PHOENIX -- Lawyers for the state and a privately financed anti-abortion group go to federal appeals court today (wednesday) in a bid to restore a ban on Medicaid funding for Planned Parenthood.
And they're hoping the judges do not pay too much attention to the recent activities of the U.S. Supreme Court.
Steven Aden of the Alliance Defending Freedom will argue that Arizona lawmakers are entitled to decide that Planned Parenthood is not "qualified'' to offer family planning services using Medicaid dollars.
Aden is not questioning the medical qualifications of Planned Parenthood staff. Instead he wants the 9th U.S. Circuit Court of Appeals to rule that legislators can declare it ineligible because it also offers elective abortions, even if they are not funded by Medicaid.
He tried that argument in federal court here, only to be rebuffed by U.S. District Judge Neil Wake. So Aden, with the blessing of Attorney General Tom Horne, decided to appeal.
Only thing is, the 7th U.S. Circuit Court of Appeals rejected a virtually identical Indiana law as illegal. Potentially more significant, the U.S. Supreme Court less than a month ago refused to disturb that ruling.
Aden would not discuss how he hopes to convince appellate judges in San Francisco that, despite all that, they should uphold the Arizona law.
Horne and his agency have taken a back seat in the legal fight.
"It will be argued by someone from a pro-life organization,'' he told Capitol Media Services, rather than his own solicitor general who instead will simply sit at the table with Aden. But Horne said no one should read too much into last month's decision by the Supreme Court justices to leave undisturbed the 7th Circuit decision -- and leave as void the Indiana law.
Today's court fight comes as anti-abortion interests are seeking what amounts to a work-around of Wake's ruling.
A measure approved by the House Appropriations Committee earlier this week would ban Medicaid dollars from subsidizing abortions, even just to pay the utilities in the building. That would be enforced by both audit requirements and a ban on any woman who gets family planning from Planned Parenthood from later getting an abortion there, even with her own funds.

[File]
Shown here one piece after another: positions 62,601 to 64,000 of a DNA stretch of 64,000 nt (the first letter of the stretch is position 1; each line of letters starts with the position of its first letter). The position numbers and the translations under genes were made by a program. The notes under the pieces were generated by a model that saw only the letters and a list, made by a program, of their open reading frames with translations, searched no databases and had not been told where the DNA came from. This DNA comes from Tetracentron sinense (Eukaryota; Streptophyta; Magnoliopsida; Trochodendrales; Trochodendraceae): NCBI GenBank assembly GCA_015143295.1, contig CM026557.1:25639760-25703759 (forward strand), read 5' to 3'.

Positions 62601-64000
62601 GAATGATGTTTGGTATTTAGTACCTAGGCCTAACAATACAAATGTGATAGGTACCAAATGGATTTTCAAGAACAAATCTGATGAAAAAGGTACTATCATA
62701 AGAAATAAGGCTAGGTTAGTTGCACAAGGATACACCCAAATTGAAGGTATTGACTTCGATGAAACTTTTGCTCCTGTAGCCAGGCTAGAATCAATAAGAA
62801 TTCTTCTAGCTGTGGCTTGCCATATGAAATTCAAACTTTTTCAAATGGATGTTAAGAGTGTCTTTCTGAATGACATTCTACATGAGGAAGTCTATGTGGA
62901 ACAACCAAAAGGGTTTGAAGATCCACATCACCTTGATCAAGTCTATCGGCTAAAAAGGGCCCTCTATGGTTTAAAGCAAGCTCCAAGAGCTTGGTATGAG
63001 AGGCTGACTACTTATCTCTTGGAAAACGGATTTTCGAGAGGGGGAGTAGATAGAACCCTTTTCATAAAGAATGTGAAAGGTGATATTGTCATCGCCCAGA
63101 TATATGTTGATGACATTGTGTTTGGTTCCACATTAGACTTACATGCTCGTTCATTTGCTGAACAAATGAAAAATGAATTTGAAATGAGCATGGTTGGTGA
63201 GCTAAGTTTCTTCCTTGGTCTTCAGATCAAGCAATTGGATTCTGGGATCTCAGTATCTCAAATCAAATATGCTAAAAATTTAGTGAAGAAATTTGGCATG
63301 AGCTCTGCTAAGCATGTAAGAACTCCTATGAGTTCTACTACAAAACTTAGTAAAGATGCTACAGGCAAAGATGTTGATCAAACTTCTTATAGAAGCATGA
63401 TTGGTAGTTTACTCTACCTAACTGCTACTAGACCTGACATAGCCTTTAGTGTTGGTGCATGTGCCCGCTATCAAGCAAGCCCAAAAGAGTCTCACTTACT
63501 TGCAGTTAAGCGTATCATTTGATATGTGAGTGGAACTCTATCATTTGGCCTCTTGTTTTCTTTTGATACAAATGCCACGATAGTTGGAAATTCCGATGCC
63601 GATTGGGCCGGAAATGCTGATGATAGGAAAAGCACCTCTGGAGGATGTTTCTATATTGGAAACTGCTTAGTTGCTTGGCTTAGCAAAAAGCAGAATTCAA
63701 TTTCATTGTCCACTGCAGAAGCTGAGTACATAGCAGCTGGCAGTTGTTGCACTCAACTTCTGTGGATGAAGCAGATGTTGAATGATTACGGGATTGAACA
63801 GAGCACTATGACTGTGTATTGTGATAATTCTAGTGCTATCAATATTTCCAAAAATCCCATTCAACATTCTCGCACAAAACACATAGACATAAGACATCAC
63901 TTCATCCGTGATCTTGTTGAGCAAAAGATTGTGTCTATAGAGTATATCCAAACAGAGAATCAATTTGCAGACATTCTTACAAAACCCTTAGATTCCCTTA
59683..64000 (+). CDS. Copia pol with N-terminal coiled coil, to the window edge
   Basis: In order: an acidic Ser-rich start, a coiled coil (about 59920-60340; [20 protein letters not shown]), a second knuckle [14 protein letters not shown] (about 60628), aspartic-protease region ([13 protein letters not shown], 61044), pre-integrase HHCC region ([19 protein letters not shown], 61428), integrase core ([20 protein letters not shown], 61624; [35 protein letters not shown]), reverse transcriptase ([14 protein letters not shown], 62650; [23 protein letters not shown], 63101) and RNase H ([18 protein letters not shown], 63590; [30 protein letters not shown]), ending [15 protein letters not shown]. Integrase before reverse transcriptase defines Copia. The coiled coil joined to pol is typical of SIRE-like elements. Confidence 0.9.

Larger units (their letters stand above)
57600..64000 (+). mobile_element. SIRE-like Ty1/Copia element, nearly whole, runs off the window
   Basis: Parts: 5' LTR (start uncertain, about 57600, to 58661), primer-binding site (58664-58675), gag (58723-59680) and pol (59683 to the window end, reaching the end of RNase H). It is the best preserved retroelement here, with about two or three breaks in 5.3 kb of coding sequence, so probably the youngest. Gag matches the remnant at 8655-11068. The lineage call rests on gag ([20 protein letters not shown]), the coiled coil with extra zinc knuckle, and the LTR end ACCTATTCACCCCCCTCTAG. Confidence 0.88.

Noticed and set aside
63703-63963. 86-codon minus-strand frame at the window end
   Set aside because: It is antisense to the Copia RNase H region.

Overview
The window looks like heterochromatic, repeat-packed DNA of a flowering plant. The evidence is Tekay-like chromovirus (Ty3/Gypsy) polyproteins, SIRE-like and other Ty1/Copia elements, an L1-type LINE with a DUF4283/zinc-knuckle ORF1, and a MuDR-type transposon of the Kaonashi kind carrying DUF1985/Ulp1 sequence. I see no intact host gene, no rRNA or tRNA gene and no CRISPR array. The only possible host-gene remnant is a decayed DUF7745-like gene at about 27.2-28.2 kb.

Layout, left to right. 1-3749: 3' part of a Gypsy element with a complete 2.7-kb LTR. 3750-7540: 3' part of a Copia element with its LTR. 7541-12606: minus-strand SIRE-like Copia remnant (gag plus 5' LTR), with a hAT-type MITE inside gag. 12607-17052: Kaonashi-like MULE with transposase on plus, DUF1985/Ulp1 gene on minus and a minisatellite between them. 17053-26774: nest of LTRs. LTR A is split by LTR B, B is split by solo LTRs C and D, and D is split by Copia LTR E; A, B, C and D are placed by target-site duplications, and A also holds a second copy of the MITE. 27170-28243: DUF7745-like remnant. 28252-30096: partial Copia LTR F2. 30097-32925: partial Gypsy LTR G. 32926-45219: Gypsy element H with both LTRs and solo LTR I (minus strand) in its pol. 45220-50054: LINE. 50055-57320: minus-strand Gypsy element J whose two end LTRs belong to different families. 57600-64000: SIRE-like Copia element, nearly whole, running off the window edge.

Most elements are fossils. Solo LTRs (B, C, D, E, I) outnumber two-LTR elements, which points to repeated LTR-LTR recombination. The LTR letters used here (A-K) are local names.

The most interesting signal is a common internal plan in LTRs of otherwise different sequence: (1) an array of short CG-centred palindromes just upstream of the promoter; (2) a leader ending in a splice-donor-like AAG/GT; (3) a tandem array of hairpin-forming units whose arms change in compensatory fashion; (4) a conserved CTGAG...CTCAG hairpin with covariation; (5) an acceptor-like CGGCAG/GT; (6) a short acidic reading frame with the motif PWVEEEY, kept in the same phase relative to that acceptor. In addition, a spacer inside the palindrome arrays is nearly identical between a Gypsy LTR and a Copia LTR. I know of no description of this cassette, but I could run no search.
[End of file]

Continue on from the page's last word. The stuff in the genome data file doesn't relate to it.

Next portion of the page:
Another provision would let health officials inspect abortion clinics without a warrant.
But SB 1069 may be effectively dead for this year. Rep. Eric Meyer, D-Paradise Valley, said Tuesday he has the votes to strip out those provisions and instead have the issues studied by a committee to report back next year and make recommendations for any appropriate changes in the law.
That leaves today's court hearing as the sole venue in the fight to restrict funding of Planned Parenthood.
Federal and state laws already prohibit public funds for elective abortions.
The state, as part of its participation in Medicaid, provides family planning services for needy women. The federal government pays 90 percent, with the state covering the balance.
Medicaid laws also permit eligible women to choose from any "qualified provider.'' And that has included Planned Parenthood.
Last year, though, state lawmakers voted that any organization that also provides abortions cannot be a "qualified provider.'' Rep. Justin Olson, R-Mesa, said if the government gives money to Planned Parenthood, that frees up other funds for abortions.
But Wake, in his ruling, said lawmakers cannot unilaterally decide Planned Parenthood is not "qualified'' just because it performs abortions outside the Medicaid program. "A state's determination of whether a provider is qualified must relate to its ability to deliver Medicaid services,'' he wrote.
In his appeal, Aden does not dispute that federal law allows Medicaid recipients to obtain care from anyone "qualified to perform the service.'' But Aden argued that phrase is "vague and amorphous,'' meaning Planned Parenthood, its patients and its doctors have no standing to sue.
But the Obama administration, in its own legal briefs in the case, wants the 9th Circuit to uphold Wake's ruling.
Stuart Delery, an assistant attorney general, said the Arizona law bears no relation to Planned Parenthood's ability to provide family planning services. He cited that 7th Circuit ruling -- the one left untouched by the Supreme Court -- in rebuffing the claim that Arizona has authority to exempt otherwise medically competent Medicaid providers from the program.
"If the states are free to set any qualifications they want -- no matter how unrelated to the provider's fitness to treat Medicaid patient -- then the free-choice-of-provider requirement (of Medicaid law) could be easily undermined by simply labeling any exclusionary rule as a 'qualification,' '' Delery wrote, quoting from that 7th Circuit ruling.
Aden, however, argued that the Legislature is entitled to conclude that Planned Parenthood is subsidizing abortions with Medicaid dollars.
"Arizona taxpayers, acting through their elected representatives, have a strong interest in ending these taxpayer subsidies of abortion,'' Aden wrote.
Alliance Defending Freedom describes itself as a "servant ministry'' to "keep the door open for the spread of the Gospel by transforming the legal system and advocating for religious liberty, the sanctity of life, and marriage and family.''